Sooner or later—usually sooner—the Left’s various politically correct enthusiasms collide with each other. The latest concerns pink breast cancer awareness totems. The Baker-Hughes oil drilling company is using pink drill bits in partnership with the Susan G. Komen Race for the Cure folks:
This is the second year Baker Hughes has given its traditional black and gold drill bits a makeover in October. Last year, the company painted 500. It’s like NFL players donning pink on their uniforms for October games or MLB players using pink bats on Mother’s Day.
Well guess who’s upset? Wasn’t hard to guess, was it?
But not everyone agrees that Dallas-based Komen should partner with a company that provides equipment and services to the fossil fuel industry.
EcoWatch Blogger Sandra Steingraber criticized Komen, citing several studies that show increased risks of cancer among roughnecks working on hydraulic fracking operations.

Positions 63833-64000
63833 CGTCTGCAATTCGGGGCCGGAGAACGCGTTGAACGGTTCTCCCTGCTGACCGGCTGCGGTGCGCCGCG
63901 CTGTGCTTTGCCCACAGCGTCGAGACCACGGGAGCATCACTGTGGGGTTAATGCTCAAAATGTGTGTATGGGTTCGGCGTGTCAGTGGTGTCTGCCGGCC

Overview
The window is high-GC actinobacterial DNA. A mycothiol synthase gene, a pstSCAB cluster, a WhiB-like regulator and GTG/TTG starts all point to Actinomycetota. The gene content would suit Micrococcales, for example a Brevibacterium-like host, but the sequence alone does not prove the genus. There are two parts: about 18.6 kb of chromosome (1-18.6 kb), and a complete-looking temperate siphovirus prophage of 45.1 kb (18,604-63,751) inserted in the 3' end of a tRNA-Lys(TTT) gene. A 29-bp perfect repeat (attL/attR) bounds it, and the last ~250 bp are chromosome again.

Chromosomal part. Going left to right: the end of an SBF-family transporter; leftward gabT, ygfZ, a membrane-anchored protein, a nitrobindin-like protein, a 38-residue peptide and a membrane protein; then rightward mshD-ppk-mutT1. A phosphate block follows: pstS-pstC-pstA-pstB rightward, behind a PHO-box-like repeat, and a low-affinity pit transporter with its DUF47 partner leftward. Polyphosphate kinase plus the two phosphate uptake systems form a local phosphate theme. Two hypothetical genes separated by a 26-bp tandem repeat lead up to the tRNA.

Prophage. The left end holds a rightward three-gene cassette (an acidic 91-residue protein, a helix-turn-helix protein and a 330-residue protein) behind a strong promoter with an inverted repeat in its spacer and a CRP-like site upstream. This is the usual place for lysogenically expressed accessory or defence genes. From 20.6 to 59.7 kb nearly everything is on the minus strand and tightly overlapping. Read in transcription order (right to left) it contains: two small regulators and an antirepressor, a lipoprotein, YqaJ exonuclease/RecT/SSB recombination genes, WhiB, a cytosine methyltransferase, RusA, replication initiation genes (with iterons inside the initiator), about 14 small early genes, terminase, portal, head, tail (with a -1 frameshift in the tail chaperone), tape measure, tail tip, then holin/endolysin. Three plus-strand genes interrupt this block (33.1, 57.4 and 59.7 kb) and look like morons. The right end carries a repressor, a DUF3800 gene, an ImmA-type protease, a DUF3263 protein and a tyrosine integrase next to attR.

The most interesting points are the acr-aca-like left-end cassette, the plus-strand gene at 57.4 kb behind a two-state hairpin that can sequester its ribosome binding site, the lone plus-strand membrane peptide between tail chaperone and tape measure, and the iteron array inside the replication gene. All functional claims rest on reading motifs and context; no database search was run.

“I think Baker Hughes is using the Komen Foundation to try to pink wash its image while at the same time they are exposing people to chemicals that cause cancer,” said Steingraber, a biologist with a specialty in environmental health science.
Her blog went viral Wednesday.
Steingraber turns out to be monumentally ignorant, as the BizJournal story goes on to note:
“Here’s what I’m wagering that a roughneck does not learn from the literature shipped with his drill bit this October: I’m betting he does not read about the recent study from the U.S. Center for Disease Control that found dangerous levels of benzene in the urine of workers in the unconventional (aka fracking) oil and gas industry,” Steingraber wrote. “Benzene is a proven human carcinogen.”
Astute readers will note that drill bits are used for drilling conventional and unconventional wells. They are not used in hydraulic fracking, a well completion process done after the well is drilled.
I think I’ll give Steingraber a Pink Weenie instead of a Green Weenie.
But Steingraber may have to wait, as this week’s top contestant for Green Weenie honors are the utility rate protestors in Madison, Wisconsin, who attempted to power a coal-protest bounce house with wind and solar power and utterly failed, as this delightful two-minute video from the MacIver Institute shows: